Tuesday, August 3, 2010
Last week, I was sick most of the time. My assistant fell ill. (Today I finally found a new one.) My laptop decided to die on me. But things started to change Saturday night, when we hosted a cocktail party, with most cocktails consisting of vodka and one other, possibly irrelevant, ingredient. This, together with the latino, gypsy and eighties music, must have killed most of the germs, and the next day I was fit enough to explore the wild Amu Darya river, where the catfish roam, the river that made it all happen here.
The river was high, the backwaters overflowed and the backswamps were flooded. A fanatic of swamps, marshes and wetlands I may be, I was still quite impressed with the scale and variety of this area. Heavily used, with fishermen, huts, pipes, pumps, swimmers, gardens and rice paddies crammed in the most impossible corners, the result was nevertheless very impressive. It looked like every square inch that is not used right now, every morsel of unused land lining irrigation ditches, below dykes, along paths, and on the sandy river banks, turns lush in a few seconds. Sedges and reeds grow as high as I ever saw it, while dragonflies fill the air above the rice fields. Trees are strangely familiar: willows, poplars, some ash. A few hours north from here, closer to the Aral Sea, is a Soviet-era nature reserve, where this floodplain forest, the only type of woodland that occurred naturally in the wide region, can be found in a more pristine state.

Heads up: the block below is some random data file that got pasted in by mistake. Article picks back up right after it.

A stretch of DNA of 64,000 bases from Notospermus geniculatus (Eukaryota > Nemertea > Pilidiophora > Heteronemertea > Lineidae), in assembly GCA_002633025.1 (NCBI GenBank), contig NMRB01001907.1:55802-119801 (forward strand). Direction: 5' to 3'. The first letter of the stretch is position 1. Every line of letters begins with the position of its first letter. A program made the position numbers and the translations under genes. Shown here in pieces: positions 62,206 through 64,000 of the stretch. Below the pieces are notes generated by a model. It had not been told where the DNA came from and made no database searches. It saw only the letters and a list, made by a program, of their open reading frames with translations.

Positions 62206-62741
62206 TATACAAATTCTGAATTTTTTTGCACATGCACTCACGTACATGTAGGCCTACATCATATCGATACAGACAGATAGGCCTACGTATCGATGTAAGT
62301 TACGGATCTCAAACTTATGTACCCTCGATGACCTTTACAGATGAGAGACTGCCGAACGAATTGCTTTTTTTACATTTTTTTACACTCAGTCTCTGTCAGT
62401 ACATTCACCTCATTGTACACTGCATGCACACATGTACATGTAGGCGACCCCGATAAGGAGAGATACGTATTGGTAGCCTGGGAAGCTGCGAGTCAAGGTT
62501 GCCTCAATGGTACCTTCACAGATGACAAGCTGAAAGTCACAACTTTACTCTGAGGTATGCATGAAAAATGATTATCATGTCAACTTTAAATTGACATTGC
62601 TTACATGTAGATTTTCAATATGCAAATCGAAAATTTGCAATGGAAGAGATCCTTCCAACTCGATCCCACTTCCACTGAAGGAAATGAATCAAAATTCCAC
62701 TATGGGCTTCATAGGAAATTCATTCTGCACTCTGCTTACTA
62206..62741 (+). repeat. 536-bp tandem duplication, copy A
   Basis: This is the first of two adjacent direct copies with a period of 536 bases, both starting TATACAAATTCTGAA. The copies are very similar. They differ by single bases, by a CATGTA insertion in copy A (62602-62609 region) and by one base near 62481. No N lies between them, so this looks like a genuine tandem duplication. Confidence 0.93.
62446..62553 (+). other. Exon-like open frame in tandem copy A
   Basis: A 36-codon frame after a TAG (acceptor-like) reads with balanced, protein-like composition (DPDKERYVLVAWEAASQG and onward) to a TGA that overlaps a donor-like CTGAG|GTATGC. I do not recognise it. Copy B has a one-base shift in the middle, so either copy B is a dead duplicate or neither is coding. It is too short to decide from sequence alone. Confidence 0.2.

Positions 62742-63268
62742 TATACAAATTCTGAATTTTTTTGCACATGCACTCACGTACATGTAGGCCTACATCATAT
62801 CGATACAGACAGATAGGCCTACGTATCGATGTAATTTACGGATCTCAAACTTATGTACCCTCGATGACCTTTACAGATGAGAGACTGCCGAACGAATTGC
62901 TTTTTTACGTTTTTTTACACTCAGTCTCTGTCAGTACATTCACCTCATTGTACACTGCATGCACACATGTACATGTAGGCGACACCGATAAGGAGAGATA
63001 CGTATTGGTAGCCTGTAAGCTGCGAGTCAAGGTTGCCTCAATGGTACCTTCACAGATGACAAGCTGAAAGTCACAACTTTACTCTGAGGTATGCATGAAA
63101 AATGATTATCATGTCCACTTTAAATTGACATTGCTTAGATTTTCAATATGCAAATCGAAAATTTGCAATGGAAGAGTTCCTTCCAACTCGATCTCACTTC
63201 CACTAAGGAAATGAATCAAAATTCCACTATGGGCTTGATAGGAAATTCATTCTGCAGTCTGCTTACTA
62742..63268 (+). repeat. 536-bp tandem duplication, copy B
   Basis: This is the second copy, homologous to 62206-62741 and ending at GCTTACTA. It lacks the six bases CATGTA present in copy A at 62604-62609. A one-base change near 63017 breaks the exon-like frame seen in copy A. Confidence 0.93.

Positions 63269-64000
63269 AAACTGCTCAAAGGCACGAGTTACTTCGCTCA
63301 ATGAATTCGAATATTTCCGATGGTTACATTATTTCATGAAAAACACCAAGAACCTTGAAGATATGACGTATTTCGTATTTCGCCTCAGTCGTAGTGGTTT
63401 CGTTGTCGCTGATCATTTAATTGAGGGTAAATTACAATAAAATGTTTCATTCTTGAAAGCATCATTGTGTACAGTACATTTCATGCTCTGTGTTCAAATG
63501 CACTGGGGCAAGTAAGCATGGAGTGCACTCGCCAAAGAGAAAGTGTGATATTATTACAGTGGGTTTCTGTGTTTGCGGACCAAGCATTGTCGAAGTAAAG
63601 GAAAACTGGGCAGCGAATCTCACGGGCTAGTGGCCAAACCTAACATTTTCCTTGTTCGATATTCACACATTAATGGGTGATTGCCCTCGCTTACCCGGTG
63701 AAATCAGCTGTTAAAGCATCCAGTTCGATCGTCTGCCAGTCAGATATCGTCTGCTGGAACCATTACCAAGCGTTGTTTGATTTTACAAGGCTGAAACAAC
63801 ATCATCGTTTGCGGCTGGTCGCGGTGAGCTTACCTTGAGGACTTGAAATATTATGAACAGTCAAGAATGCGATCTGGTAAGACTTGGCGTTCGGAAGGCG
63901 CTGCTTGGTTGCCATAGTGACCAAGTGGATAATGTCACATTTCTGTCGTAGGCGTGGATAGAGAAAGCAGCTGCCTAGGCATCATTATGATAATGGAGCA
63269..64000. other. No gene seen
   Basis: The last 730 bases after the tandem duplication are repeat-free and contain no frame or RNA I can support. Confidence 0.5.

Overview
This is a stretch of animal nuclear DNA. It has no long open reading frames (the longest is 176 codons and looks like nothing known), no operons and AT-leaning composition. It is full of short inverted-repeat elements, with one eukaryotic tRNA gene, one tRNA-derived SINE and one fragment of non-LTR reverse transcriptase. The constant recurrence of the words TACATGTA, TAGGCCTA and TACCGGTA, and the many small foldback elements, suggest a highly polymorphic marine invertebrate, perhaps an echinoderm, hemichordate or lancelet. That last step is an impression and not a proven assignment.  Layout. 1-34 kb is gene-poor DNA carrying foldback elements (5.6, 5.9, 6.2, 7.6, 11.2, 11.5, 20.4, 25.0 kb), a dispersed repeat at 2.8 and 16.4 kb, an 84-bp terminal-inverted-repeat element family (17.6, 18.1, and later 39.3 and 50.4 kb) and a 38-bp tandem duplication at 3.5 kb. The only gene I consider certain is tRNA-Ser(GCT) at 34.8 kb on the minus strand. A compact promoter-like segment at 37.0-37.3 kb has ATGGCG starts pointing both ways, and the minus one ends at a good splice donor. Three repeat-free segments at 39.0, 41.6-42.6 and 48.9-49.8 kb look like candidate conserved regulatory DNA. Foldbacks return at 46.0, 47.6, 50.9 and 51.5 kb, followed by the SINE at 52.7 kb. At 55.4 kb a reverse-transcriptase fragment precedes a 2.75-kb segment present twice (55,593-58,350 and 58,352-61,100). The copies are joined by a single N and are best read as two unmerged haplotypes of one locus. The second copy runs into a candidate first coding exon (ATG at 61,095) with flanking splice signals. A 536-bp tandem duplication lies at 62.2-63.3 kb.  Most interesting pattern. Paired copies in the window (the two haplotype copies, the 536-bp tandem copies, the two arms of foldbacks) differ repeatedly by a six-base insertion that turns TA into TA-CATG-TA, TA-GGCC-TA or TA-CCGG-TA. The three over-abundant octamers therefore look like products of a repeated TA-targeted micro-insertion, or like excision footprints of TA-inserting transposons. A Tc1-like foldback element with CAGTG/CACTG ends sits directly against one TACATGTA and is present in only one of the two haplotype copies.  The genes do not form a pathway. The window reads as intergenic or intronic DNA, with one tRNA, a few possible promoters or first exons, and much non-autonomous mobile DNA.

In the meanwhile, we picked up the research again, and today we talked to a chief engineer at a fascinating organization, under the umbrella of the cadastre, but doing much more than the traditional land registration. The cadastre itself is new, but this particular organization dates from the Soviet era, when it monitored soil quality and advised on crop rotation. Since soil quality during and after socialism was/is the key to all other land use decisions here, they branched out into all areas of planning, and recently became a place that combined monitoring of correct land use with zoning, subdivision and site design, in other words, making it happen. In practice, they still have to deal with other players defending their turf, and they need to be asked.